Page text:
Of course, a Super Bowl post

Joseph Phelan, Worker Justice Fellow


February, 2015--I love the Super Bowl. It is where American culture and politics meet amazing feats of athleticism all interspersed with expensive ads made by the best and the brightest agencies in the country. 

Ads are a great study in compelling emotionally driven storytelling with one very clear purpose and goal - to sell you something. Good advertisers are ahead of the curve when it comes to: creativity, cultural resonance, applied psychology, and ultimately emotional manipulation. 

There were a lot of amazing ads (both in the good and bad sense) during this years Super Bowl. Rather than go through all of them we are leaning on The Goodman Center which puts out a great monthly news letter called free-range thinking. In this month's newletter Andy Goodman focuses on this ad from Carnival Corporation
 

To summarize Andy, this ad is powerful and hits the marks of best practice for compelling compelling communications for a few reasons: 

1. It is just so beautiful. The ad is shot by a professional cinematographer who uses the camera shots to convey human emotions (happiness) tied to compelling larger than life emotions (like awe). 

2. They got the messenger right. I mean, John F. Kennedy. Who doesn't like that dude? 

3. The right message. As Goodman writes Carnival was up to thier eyeballs in poop cruises, they had to go for some deep messaging here to get them out of the sh*t.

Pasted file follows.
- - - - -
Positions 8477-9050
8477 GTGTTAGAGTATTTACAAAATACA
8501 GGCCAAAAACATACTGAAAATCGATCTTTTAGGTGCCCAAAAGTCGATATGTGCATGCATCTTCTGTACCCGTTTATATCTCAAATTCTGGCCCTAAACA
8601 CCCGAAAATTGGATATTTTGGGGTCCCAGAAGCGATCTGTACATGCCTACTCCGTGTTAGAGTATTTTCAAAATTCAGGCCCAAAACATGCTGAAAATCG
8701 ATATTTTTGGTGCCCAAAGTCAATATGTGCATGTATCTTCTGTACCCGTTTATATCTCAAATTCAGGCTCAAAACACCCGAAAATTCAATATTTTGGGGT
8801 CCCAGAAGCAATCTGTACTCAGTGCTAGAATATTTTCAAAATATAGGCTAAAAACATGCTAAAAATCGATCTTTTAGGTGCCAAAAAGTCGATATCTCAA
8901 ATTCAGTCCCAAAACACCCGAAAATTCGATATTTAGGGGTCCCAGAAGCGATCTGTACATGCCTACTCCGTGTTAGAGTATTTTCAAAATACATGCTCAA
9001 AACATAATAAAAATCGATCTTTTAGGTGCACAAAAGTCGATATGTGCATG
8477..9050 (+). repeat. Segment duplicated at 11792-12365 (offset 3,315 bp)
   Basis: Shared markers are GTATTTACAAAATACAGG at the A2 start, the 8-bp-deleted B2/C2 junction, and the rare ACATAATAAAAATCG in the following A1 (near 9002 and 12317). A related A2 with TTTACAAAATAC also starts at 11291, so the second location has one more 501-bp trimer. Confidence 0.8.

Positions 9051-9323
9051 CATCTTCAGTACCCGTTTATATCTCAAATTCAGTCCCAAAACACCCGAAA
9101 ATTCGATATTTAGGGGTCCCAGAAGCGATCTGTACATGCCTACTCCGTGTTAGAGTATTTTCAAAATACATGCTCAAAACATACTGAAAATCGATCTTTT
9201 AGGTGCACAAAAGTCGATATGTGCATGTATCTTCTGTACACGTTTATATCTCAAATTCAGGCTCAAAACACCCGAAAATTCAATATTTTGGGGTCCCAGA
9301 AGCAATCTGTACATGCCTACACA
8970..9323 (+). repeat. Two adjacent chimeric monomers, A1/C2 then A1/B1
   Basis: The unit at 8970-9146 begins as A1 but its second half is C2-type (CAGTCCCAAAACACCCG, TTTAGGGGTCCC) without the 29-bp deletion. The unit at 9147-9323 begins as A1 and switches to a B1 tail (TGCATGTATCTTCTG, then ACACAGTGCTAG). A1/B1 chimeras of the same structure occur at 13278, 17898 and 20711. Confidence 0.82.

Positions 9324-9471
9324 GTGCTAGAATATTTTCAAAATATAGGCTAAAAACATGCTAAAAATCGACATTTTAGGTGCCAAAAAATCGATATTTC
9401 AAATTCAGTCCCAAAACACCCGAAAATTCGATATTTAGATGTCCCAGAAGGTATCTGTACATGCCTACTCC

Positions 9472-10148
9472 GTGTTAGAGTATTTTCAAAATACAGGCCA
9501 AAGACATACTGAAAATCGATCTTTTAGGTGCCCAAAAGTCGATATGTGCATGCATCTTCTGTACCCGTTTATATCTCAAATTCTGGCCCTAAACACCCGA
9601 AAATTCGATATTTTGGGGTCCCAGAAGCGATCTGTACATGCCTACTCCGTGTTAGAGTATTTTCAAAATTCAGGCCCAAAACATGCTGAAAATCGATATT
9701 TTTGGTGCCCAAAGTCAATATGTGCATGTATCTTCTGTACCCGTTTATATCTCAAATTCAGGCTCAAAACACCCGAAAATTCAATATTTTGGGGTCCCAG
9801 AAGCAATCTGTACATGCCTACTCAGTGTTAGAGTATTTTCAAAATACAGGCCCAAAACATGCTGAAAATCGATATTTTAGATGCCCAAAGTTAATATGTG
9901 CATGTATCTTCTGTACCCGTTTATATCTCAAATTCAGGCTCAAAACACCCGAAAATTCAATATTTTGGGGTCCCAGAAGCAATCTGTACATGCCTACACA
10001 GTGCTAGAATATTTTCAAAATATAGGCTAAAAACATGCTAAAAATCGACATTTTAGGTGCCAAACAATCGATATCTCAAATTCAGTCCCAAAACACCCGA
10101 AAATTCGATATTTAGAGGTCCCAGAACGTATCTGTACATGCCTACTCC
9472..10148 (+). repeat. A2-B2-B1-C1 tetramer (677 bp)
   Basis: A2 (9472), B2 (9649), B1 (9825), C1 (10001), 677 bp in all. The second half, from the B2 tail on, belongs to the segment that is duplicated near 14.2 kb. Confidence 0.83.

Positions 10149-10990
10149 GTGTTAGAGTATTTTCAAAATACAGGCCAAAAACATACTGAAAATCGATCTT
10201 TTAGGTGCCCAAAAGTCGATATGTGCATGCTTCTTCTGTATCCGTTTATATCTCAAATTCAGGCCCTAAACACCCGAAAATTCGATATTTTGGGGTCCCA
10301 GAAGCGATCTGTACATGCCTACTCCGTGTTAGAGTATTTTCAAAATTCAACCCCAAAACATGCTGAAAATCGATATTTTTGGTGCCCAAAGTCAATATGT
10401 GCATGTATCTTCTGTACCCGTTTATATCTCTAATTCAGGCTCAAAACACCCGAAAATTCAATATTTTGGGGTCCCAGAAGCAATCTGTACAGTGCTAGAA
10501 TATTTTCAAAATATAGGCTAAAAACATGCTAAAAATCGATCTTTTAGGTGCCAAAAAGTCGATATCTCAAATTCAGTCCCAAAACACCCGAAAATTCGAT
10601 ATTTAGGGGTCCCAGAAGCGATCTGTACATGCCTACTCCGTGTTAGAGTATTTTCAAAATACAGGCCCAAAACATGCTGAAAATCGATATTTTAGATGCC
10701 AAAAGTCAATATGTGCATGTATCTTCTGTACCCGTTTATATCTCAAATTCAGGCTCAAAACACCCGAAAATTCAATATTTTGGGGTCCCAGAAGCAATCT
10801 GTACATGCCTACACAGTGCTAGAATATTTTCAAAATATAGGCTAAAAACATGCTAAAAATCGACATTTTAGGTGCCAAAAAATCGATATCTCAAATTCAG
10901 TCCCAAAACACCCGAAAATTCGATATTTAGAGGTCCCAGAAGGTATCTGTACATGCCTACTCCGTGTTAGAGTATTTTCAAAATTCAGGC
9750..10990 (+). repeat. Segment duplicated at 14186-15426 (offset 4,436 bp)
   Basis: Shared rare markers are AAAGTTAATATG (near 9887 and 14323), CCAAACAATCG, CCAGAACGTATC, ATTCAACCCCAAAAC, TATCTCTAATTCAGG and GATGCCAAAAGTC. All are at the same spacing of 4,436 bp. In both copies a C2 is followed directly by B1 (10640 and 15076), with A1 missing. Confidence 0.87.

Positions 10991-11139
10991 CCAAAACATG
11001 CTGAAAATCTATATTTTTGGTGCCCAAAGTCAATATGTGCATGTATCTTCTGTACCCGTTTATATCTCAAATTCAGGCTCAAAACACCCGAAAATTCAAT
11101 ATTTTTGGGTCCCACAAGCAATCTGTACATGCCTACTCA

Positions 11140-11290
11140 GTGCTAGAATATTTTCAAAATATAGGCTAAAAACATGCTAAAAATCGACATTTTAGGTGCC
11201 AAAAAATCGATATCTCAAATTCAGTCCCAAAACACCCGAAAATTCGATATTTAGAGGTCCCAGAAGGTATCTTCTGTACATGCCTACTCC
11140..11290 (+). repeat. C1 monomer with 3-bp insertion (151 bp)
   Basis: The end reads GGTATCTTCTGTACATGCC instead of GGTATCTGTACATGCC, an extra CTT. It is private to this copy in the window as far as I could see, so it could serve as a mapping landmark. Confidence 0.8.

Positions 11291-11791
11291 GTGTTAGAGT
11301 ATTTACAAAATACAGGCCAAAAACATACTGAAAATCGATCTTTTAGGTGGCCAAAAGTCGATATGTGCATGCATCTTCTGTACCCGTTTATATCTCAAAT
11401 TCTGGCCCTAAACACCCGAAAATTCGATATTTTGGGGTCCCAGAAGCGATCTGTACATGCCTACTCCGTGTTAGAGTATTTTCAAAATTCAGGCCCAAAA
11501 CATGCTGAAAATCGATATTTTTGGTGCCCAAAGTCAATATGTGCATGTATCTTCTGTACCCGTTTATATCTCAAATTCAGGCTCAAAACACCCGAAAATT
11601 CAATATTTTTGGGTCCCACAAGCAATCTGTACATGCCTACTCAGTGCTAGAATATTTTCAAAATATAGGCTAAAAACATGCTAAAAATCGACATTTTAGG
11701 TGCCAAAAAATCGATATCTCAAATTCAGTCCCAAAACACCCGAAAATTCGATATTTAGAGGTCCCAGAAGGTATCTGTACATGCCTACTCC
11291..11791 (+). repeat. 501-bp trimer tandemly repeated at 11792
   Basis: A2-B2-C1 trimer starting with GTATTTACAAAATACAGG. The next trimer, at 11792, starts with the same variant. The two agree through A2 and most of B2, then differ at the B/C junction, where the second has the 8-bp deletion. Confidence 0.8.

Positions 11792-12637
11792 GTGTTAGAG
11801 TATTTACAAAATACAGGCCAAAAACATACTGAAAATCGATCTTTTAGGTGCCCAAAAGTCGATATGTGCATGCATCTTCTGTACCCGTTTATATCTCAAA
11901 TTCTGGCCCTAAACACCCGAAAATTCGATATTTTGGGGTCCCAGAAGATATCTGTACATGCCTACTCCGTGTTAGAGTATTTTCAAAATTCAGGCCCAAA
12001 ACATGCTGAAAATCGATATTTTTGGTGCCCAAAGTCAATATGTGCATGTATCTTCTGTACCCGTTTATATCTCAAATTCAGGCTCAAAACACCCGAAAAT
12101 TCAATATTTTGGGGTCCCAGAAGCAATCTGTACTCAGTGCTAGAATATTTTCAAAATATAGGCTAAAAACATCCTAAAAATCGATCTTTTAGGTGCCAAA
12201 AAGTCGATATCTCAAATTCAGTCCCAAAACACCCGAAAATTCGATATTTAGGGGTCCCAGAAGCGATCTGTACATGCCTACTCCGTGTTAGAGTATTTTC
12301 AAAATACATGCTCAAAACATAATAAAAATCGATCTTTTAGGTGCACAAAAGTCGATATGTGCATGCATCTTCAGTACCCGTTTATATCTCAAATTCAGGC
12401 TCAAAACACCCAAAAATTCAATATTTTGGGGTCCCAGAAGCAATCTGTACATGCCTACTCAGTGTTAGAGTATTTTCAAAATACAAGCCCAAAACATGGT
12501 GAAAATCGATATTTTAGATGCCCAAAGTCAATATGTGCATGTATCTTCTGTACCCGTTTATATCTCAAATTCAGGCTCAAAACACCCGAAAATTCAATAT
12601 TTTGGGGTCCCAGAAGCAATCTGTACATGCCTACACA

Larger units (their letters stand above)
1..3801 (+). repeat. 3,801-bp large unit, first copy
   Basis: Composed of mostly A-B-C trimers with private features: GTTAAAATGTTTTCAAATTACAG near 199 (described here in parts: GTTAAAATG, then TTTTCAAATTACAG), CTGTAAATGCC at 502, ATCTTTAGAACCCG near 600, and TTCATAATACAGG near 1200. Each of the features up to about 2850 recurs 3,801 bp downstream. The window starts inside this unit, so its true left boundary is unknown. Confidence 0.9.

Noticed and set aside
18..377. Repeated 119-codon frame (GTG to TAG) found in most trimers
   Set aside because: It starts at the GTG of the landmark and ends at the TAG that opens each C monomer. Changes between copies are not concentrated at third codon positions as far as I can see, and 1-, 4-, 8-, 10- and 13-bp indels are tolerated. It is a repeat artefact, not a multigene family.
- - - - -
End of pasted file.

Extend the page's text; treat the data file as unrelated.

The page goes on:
4. Timing. Part of the the holy trinity of strategic communications is the timing (Saying the right thing, to the right people, at the right time). The Super Bowl is the most watched LIVE few hours of television all year, there is no way to avoid the ads (timing and people). 

Read the whole thing here 

For media watchers and communications nerds something else stood out about this years Super Bowl: Marshawn Lynch. While many people in the press lost their minds at his refusal to "participate" in pre-game press conferences, I was struck by his discipline to stick to his message. When I train people in how to talk to  the press I often say "Don't answer their question, deliver your message." But we all know that when a reporter shoves microphone in your face it is this is hard to do. Lynch sticks to his message like, well a running back champ. 

Check him out in a post game interview after beating the Cardinals last year (wait till you get to the very clear message he wants people to hear): 
 

 

I can't wait until next year's Super Bowl for some more awesome startegic communications lessons. 

 

 

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